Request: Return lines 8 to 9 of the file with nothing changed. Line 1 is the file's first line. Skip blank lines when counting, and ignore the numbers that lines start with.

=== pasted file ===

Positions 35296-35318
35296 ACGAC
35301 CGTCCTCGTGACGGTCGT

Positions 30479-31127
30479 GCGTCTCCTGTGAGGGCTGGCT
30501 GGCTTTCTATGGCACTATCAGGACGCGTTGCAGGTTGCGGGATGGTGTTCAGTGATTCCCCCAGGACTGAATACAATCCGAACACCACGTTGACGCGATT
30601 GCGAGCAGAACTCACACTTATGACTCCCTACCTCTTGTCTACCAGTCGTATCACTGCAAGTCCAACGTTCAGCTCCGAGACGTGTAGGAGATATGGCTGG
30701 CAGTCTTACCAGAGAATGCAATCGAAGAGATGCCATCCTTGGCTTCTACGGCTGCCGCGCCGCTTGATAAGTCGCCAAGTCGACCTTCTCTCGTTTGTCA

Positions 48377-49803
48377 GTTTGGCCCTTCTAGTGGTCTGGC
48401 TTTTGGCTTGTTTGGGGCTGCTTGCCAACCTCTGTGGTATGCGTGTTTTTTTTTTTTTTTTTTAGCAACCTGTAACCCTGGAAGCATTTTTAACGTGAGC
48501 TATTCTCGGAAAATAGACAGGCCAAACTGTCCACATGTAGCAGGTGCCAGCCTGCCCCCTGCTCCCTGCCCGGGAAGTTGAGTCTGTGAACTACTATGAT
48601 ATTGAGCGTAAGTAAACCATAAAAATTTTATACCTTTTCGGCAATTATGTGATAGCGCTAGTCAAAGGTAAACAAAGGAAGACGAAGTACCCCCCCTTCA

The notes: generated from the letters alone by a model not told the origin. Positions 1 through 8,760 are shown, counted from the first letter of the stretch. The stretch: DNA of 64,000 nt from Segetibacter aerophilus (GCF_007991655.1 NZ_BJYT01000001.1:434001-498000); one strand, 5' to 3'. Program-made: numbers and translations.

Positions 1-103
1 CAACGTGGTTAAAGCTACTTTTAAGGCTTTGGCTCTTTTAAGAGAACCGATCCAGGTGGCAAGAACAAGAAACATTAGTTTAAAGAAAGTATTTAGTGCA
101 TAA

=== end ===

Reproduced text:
30701 CAGTCTTACCAGAGAATGCAATCGAAGAGATGCCATCCTTGGCTTCTACGGCTGCCGCGCCGCTTGATAAGTCGCCAAGTCGACCTTCTCTCGTTTGTCA

Positions 48377-49803